[via Slashdot, from Technology Review][image from spaceshipbeebe on flickr]

The slowing of technological progress

technology_plug_laptopAlref Nordmann writes in IEEE Spectrum of how technological progress is, contrary to the promises of singularitarians like Ray Kurzweil, actually slowing down:

Technological optimists maintain that the impact of innovation on our lives is increasing, but the evidence goes the other way. The author’s grand mother lived from the 1880s through the 1960s and witnessed the adoption of electricity, phonographs, telephones, radio, television, airplanes, antibiotics, vacuum tubes, transistors, and the automobile. In 1924 she became one of the first in her neighborhood to own a car. The author contends that the inventions unveiled in his own lifetime have made a far smaller difference.

Even if we were to accept, for the sake of argument, that technological innovation has truly accelerated, the line ­leading to the singularity would still be nothing but the simple-minded ­extrapolation of an existing pattern. Moore’s Law has been remarkably successful at describing and predicting the development of semiconductors, in part because it has molded that development, ever since the semiconductor manufacturing industry adopted it as its road map and began spending vast sums on R&D to meet its requirements.

there is nothing wrong with the singular simplicity of the singularitarian myth—unless you have something against sloppy reasoning, wishful thinking, and an invitation to irresponsibility.

This is the same point made by Paul Krugman recently. Nordmann points out that most of the major life-changing technological changes of the past 100 years had all already happened by about the 1960s, with the IT revolution of the last fifty years being pretty much the only major source of technological change[1] to impact him over his lifetime.

This arguments suggests that the lifestyle of citizens industrialised countries will remain fairly stable for a lengthy period of time. It raises the serious point that the best we can hope for vis a vis technological change over the next few decades will just be incremental improvements to existing technologies, and greater adoption of technologies by people in poorer countries.

This would be no bad thing of course, but the suggestion that Ray Kurzweil’s revolutions in nanotechnology, genetics, biotechnology, and artifical intelligence may not arrive as early as Kurzweil predicts is pretty disappointing.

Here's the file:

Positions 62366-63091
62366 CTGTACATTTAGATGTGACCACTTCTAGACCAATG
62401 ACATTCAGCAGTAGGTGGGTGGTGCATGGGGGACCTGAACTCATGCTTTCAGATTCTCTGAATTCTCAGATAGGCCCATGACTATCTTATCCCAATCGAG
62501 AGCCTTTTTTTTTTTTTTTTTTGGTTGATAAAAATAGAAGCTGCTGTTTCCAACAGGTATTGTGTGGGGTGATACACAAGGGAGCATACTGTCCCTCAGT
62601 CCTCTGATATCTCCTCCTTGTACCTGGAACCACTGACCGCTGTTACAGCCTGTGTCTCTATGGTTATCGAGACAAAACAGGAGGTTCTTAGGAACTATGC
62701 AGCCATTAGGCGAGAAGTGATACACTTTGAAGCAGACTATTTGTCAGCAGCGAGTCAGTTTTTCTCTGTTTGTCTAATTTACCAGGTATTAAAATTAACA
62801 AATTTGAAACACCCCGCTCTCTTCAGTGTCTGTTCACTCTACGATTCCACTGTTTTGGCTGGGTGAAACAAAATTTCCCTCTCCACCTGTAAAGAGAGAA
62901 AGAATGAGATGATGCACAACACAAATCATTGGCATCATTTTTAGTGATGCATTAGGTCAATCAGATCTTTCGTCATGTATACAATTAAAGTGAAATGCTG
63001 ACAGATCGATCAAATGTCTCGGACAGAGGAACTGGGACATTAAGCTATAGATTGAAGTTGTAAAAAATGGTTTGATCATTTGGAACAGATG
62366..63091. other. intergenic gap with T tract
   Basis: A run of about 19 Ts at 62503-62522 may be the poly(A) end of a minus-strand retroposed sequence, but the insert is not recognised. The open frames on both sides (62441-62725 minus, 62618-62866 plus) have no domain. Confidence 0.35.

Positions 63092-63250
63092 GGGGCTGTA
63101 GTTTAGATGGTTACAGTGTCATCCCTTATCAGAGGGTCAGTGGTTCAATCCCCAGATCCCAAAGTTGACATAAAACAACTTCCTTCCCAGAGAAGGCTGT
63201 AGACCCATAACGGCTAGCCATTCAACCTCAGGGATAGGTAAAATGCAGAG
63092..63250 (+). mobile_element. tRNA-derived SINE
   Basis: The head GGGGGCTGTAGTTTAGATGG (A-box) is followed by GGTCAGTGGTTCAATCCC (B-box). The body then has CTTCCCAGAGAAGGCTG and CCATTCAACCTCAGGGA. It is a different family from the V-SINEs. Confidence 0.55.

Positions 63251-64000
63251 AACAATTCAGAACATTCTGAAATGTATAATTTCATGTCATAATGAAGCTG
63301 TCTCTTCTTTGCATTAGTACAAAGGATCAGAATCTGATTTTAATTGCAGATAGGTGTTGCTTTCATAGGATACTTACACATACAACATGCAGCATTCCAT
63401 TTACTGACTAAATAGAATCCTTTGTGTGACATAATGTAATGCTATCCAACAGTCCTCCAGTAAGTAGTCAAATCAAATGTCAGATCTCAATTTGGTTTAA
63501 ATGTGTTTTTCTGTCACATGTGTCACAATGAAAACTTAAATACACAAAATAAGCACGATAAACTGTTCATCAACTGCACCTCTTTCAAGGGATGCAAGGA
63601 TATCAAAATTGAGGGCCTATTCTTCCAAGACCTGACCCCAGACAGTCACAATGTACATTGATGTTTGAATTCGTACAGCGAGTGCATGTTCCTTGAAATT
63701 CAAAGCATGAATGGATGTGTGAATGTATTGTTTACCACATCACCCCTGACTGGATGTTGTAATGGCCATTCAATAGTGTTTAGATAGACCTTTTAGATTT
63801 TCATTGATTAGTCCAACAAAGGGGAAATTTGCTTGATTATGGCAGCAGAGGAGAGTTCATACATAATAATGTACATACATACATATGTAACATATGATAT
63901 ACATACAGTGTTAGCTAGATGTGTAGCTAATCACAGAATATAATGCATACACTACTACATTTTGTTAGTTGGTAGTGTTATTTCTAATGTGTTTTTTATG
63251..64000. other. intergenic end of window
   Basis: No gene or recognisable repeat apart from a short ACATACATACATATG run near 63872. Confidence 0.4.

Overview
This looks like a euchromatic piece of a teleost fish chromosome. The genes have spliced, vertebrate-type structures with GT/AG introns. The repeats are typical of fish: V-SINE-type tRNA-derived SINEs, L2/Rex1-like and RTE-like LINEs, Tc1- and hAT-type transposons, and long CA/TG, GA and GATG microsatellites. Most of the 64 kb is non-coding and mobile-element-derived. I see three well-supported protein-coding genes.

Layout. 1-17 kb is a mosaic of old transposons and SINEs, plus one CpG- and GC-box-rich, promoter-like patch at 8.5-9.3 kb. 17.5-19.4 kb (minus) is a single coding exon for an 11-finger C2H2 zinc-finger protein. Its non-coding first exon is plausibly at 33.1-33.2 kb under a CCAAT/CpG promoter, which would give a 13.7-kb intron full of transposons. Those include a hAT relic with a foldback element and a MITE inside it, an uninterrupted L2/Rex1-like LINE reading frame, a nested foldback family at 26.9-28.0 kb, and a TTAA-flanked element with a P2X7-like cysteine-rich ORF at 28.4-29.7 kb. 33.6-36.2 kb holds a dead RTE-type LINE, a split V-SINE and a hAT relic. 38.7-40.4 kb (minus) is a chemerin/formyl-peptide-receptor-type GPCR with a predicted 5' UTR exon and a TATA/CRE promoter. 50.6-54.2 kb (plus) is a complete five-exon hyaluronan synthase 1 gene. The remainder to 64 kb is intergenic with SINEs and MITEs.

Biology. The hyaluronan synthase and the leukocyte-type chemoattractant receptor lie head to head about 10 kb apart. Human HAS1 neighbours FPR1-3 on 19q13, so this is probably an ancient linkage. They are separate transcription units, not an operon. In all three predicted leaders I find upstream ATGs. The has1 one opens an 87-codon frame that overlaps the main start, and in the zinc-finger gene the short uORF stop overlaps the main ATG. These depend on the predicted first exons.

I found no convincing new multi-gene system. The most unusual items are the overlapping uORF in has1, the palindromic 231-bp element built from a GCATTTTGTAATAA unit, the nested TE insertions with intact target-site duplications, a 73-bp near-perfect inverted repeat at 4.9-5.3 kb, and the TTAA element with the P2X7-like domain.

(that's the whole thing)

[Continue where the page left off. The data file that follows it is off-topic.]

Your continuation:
It could be that, to paraphrase William Gibson, the future is in fact here, it’s just not evenly distributed.

[1]: By “major source of technological change” I mean things like antibiotics, mass personal transport, and heavier-than-air flight. There certainly have been improvements in all these areas in the last 50 years, and much wider adoption, but these have not had as great an initial impact.

[from IEEE Spectrum, via Slashdot][image from Matthew Clark Photography & Design on flickr]

Longevity personality traits

personalityTo those of us with an interest in living long enough to live forever any indicator of exceptional longevity is of interest. Here researchers have identified particular personality traits associated with longevity:

Because personality traits have been shown to have substantial heritable components, the researchers hypothesized that certain personality features may be important to the healthy aging observed in the offspring of centenarians.

Both the male and female offspring of centenarians scored in the low range of published norms for neuroticism and in the high range for extraversion. The women also scored comparatively high in agreeableness. Otherwise, both sexes scored within normal range for conscientiousness and openness, and the men scored within normal range for agreeableness.

Obviously you can’t do much to change your personality, but the conclusions are interesting.

[from Physorg][image from kol on flickr]

Ray Kurzweil: the Movie

Via George Dvorsky, here’s the trailer for Transcendent Man, the forthcoming film about the life and work of Ray Kurzweil:

I’m pretty convinced that Kurzweil actually believes what he says, though only time will tell whether he’s right or not. However, this trailer doesn’t do much to disrupt Kurzweil’s image as a kind of pseudo-religious techno-prophet; disengaging from the subject matter and looking purely at the language and framing, it seems to set him up as a misunderstood Messiah, and that tends to fire up my instinctive BS detector much more than speculations on the developmental curve of technology.

What’s your take on Kurweil – deluded crank or visionary genius? Or something in between?